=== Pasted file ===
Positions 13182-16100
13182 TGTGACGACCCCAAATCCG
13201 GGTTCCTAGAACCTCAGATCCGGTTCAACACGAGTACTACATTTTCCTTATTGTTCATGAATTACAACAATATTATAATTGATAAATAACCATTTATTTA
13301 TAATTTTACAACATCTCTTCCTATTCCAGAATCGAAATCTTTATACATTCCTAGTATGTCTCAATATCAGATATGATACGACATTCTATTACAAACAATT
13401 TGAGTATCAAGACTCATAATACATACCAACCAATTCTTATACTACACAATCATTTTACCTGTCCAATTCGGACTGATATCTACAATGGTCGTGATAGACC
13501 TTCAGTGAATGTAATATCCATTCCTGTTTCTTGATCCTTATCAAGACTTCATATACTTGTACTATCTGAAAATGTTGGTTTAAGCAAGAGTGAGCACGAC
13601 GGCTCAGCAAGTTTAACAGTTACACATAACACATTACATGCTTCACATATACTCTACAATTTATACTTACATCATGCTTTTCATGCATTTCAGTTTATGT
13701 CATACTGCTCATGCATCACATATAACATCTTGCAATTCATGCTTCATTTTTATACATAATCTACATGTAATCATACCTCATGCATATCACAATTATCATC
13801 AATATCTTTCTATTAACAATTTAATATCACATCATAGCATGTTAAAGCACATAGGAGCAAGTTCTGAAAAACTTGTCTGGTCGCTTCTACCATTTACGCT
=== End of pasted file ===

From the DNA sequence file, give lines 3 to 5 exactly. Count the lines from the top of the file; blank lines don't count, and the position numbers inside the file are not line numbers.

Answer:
13201 GGTTCCTAGAACCTCAGATCCGGTTCAACACGAGTACTACATTTTCCTTATTGTTCATGAATTACAACAATATTATAATTGATAAATAACCATTTATTTA
13301 TAATTTTACAACATCTCTTCCTATTCCAGAATCGAAATCTTTATACATTCCTAGTATGTCTCAATATCAGATATGATACGACATTCTATTACAAACAATT
13401 TGAGTATCAAGACTCATAATACATACCAACCAATTCTTATACTACACAATCATTTTACCTGTCCAATTCGGACTGATATCTACAATGGTCGTGATAGACC